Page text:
FBI agents working for special counsel Robert Mueller allegedly detained a lawyer with ties to Russia who is closely associated with Joseph Mifsud, the shadowy professor who claimed during the election that Russia had “dirt” on Hillary Clinton. The revelation was made in a book co-written by that lawyer, Stephan Roh, and set to be published next month. “The Faking of RUSSIA-GATE: The Papadopoulos Case” is the latest in a stream of books aiming to capitalize on the chaos of this political moment. But it sheds new light on the expansive nature of Mueller’s investigation into Russia’s election interference and possible ties between President Donald Trump’s campaign team and Moscow. It also highlights Mueller’s interest in answering one of the probe’s biggest outstanding questions: whether the campaign knew in advance that Russia planned to interfere in the election.
Mifsud is one of several key figures among a complicated cast of characters shaping the Russia probe. In the spring of 2016, Mifsud told a young Trump campaign aide, George Papadopoulos, that Russia had “dirt” on Clinton in the form of “thousands of emails,” according to the special counsel’s statement of the offense against Papadopoulos, who was indicted for misleading federal agents about his conversations with Mifsud. Russia had hacked the Democratic National Committee months earlier, and would soon break into Clinton campaign chairman John Podesta’s inbox. It is still not clear how Mifsud seemed to know in advance that Russia sought to compromise Clinton’s candidacy.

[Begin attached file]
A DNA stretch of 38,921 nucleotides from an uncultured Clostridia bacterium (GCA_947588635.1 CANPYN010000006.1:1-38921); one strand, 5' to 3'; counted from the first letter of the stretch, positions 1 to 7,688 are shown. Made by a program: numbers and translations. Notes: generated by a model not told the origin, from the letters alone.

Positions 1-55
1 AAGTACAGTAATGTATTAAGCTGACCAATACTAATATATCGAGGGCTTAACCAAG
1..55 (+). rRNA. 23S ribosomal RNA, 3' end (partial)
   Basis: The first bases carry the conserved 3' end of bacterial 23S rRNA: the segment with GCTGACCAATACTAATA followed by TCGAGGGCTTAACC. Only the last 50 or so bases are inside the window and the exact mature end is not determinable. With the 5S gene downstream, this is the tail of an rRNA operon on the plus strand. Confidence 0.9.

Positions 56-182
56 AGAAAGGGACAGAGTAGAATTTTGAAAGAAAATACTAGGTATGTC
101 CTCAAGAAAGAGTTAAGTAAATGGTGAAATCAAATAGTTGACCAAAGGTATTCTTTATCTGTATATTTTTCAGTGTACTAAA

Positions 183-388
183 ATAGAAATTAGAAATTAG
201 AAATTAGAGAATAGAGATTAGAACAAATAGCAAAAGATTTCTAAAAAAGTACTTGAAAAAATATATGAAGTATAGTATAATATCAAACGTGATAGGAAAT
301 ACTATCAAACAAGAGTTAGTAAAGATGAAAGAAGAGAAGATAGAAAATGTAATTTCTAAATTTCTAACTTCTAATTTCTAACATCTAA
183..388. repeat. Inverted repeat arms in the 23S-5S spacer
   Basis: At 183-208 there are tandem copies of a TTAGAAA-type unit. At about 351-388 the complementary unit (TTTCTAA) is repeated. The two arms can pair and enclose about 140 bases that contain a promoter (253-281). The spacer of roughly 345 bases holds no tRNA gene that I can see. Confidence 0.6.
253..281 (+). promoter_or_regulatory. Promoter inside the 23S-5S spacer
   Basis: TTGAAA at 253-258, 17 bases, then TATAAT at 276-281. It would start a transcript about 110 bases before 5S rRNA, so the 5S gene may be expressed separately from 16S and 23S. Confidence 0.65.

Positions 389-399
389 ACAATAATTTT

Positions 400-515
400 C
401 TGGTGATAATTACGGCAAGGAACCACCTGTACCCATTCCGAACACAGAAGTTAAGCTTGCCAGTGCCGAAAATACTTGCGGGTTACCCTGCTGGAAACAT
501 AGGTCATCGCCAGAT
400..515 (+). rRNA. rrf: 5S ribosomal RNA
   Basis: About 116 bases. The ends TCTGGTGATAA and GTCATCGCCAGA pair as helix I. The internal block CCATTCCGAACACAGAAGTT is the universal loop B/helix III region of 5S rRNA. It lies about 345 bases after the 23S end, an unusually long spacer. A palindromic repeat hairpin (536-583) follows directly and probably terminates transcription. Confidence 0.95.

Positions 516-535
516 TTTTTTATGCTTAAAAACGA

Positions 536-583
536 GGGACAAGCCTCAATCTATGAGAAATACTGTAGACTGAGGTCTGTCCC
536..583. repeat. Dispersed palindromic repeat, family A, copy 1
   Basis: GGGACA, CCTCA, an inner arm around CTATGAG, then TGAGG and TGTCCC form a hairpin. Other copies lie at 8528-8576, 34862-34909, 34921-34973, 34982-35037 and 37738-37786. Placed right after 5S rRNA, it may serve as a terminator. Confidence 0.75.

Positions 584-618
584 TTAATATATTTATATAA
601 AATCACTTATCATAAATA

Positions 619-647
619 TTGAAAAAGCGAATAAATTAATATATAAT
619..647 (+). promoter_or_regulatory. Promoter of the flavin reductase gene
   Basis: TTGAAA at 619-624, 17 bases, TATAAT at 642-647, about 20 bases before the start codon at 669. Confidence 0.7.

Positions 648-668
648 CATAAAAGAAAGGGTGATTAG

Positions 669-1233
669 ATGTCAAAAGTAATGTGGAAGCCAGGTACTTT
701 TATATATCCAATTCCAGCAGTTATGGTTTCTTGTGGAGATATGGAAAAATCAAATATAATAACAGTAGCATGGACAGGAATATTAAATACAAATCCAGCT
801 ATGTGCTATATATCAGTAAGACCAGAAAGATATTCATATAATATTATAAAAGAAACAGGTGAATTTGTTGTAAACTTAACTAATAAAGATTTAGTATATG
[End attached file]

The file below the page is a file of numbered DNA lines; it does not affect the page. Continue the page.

The lawyer allegedly questioned by Mueller’s team, Stephan Roh, is a German multimillionaire with ties to Russia. He hired Mifsud as a “business-development consultant” in 2015, and is Mifsud’s “partner and best friend” and “the money behind him,” Papadopoulos’s wife, Simona Mangiante, who worked for Mifsud briefly, told me. Roh’s wife is Olga Roh, a Russian fashion designer who appeared on the British reality TV show Meet the Russians. He’s also in the nuclear-energy business: He acquired a small British nuclear consulting firm from scientist Dr. John Harbottle in 2005, according to the BBC, and invited Harbottle on an all-expenses paid trip to Moscow shortly thereafter, Harbottle told the outlet. Harbottle declined the offer because he “smelt a rat,” he said, and was then fired. Within three years, Severnvale Nuclear Services’ turnover went from under $100,000 to $44 million, per the BBC.